The art of bricklaying is not what it was. Jeff Howell explains some tricks of the trade
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There is more to this bricklaying business than meets the eye. Before starting on the walls of a house, the brickie positions the frame for the door. A good bricklayer will get to the top of the frame with an exact number of brick courses. This is achieved by changing the thickness of the bedding mortar, to alter the depth of each course of brickwork - known in the trade as gauging.

Modern bricks are 65mm deep, and laid on a 10mm mortar bed, giving a nominal gauge of 75 (I won't bother with the "mm" bit from now on; if you don't know why then you haven't been paying attention.) Now, suppose your door frame measures 2,150 to the top of the head of the frame. If you divide that by 75, the depth of one course of brickwork, you get 28-and-a-half-and-a-bit courses, which will not do. The brickwork will finish higher than the door frame. So, a half-decent bricklayer will adjust the gauge, either thickening the bed joints, giving 22 courses of 77 and six courses of 76, which makes 28 courses in total, or tightening them up to give 25 courses of 74 and four courses of 75, which makes a total of 29 courses.

Got that? Good, I'll be asking questions later.

The point is, working out the gauge requires numeracy. It is no joke to say that to be any good at the job, a brickie needs to know his 75- times table. It was even harder with the old imperial measurements as bricks used to be two-and-five-eighths inches deep, laid on three-eighths inch bed joints, a gauge of three inches. So, mental-arithmetic gymnasts, how would you gauge your brick courses to get to the top of a 6ft 10in frame?

That is why bricklayers used to be held in such high esteem, not just on building sites, but in working-class society in general. The old brickies had to be numerate, literate and articulate. Only the most intelligent working- class boys would be given the chance of a bricklaying apprenticeship. Look back at the 1914 City and Guilds exam papers for Advanced Craft bricklaying and you will see questions that would baffle many of today's civil engineering undergraduates.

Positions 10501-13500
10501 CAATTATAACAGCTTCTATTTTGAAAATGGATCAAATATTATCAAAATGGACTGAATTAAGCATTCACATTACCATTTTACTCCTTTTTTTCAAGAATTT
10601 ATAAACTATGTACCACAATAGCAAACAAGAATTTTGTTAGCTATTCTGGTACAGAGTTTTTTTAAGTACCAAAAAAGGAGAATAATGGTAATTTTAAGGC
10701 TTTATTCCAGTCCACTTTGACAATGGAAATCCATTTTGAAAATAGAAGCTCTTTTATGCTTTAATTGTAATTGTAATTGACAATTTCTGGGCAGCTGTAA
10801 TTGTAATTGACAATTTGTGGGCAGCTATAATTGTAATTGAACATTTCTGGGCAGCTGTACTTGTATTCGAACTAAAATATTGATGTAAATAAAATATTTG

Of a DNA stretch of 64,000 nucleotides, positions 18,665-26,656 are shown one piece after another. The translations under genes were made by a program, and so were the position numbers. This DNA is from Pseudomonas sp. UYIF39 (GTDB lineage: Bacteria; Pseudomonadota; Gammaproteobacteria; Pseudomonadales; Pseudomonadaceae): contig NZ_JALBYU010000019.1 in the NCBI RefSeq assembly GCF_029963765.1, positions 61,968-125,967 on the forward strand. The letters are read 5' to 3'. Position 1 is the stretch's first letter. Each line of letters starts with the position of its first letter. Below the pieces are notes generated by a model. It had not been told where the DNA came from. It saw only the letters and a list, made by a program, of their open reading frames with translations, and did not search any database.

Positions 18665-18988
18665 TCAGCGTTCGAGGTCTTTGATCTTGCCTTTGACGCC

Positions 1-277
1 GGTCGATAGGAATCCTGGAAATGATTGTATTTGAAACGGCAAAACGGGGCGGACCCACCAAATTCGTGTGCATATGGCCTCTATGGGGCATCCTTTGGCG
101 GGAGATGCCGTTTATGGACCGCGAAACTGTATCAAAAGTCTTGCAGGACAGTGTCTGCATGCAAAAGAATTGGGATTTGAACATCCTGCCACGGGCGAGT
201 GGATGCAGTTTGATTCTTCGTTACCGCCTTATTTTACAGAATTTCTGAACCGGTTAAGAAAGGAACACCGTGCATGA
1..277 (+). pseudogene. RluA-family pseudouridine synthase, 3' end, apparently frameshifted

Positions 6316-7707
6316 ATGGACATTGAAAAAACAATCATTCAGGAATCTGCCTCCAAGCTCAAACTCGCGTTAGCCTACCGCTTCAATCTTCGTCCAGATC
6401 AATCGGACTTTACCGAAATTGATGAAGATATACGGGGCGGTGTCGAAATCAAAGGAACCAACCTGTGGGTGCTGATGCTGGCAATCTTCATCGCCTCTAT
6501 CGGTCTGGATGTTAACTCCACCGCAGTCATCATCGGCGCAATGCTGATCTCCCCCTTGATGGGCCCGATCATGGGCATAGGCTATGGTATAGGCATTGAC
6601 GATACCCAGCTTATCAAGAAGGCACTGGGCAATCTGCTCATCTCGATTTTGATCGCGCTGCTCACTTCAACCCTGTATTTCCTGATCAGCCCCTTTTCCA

And now? Now bricklaying is looked down upon, as a job fit only for no- hopers. People who cannot do anything else are sent to institutions and made to pick up a trowel. Do you wonder why your new home has been constructed so badly? It was built as part of someone's punishment.

Anyway, when you're working on a prestigious brickwork job, such as some of the architectural award-winning piles thrown up in Docklands in the 1980s, you've got perhaps 30 bricklayers doing different bits of the building. One day you're on the south-west corner and the next day you're on the north-east corner. Well, what can happen is that the gauge on the different corners gets out of "sync" and you end up with, say, 215 courses on one corner and 216 on another. The only way to connect them and leave the brickwork level at the top is to cut a sloping course of bricks with hammer and chisel, from 75 at one end, down to 0 at the other. This is known as a course of pig, and some very famous architects would be amazed if they knew how often this has happens on their prize-winning buildings. For further information, postal orders to the usual address please.